It is not every day that a player is traded within a team’s own division. It is also not every day that a player of Donovan McNabb’s caliber is traded within a team’s own division; however, this is exactly what the Philadelphia Eagles did when they decided to trade McNabb to Washington for two picks. Former Philadelphia Eagles Team President Joe Banner takes us through what the thought process was behind this trade.
“Donovan was somebody we still thought was playing well, and we still thought had some time that he was gonna play well. We did think he was probably within a few years of that natural cost of aging takes on all of us,” Banner explains.
Banner further adds how the Eagles already had Michael Vick who then head coach Andy Reid was developing an offense around—the change was from a west coast offense to more of a spread offense. It just seemed like McNabb’s time as an Eagle was coming to an end.
“We weren’t afraid about trading him in the division. We were solely focused on what was the maximum compensation we could get and how much it could help the team. Our view was if we’re making a trade and we think the other side is getting the better of the deal, we should make it.” Banner goes on to explain that if there is a trade that his team would be on the “winning side of,” then why should it matter if it’s within the division? If the trade is making your team that much better while weakening a divisional opponent, then that’s certainly an opportunity that needs to be pounced on while the iron is hot.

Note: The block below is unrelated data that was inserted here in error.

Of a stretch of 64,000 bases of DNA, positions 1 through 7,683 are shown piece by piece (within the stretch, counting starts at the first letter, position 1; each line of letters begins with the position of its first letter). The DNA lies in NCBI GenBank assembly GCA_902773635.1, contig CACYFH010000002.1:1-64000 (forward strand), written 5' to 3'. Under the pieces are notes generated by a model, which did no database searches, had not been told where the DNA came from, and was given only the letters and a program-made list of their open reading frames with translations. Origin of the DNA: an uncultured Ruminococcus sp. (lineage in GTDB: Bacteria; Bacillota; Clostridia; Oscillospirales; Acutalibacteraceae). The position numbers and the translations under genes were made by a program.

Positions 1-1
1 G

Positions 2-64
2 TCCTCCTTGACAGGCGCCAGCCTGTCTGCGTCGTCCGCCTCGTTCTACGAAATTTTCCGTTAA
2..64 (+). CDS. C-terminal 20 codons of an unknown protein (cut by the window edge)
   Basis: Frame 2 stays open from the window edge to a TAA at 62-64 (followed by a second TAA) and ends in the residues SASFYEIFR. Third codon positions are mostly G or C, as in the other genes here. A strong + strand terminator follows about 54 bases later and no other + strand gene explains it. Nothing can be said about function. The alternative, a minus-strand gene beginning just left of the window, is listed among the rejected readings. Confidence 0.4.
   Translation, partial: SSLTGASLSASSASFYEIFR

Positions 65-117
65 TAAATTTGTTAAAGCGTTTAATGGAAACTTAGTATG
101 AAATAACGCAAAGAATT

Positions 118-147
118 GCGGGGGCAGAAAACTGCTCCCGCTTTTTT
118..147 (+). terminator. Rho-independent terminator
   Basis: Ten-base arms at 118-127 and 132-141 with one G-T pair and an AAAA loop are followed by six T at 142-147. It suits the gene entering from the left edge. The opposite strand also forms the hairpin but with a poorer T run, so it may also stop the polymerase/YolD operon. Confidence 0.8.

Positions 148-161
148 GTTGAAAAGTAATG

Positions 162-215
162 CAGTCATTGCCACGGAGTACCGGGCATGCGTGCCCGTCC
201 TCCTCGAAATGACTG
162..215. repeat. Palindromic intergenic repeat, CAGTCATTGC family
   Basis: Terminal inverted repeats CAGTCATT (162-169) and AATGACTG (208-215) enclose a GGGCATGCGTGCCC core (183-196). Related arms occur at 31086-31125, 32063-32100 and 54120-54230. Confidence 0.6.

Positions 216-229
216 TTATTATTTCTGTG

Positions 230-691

Banner was quite surprised at McNabb’s lack of success in Washington considering how highly Philadelphia still thought of him. He later reflects on what McNabb meant to the Eagles during his tenure under center with labels such as “the best QB in his draft class” and “one of the better draft picks in Eagles history” during Banner’s term with Philadelphia.
In reference to the Dolphins trading DeVante Parker to the divisional rival New England Patriots, Banner has this to say: “The moving of a player in a division, in this case, I don’t think should scare them. They should just feel good about what they got compared to what else they were offered and move on.” In a time period where teams aren’t necessarily willing to deal players within their division, Banner makes it clear that it shouldn’t matter as long as the team is taking the best offer on the table.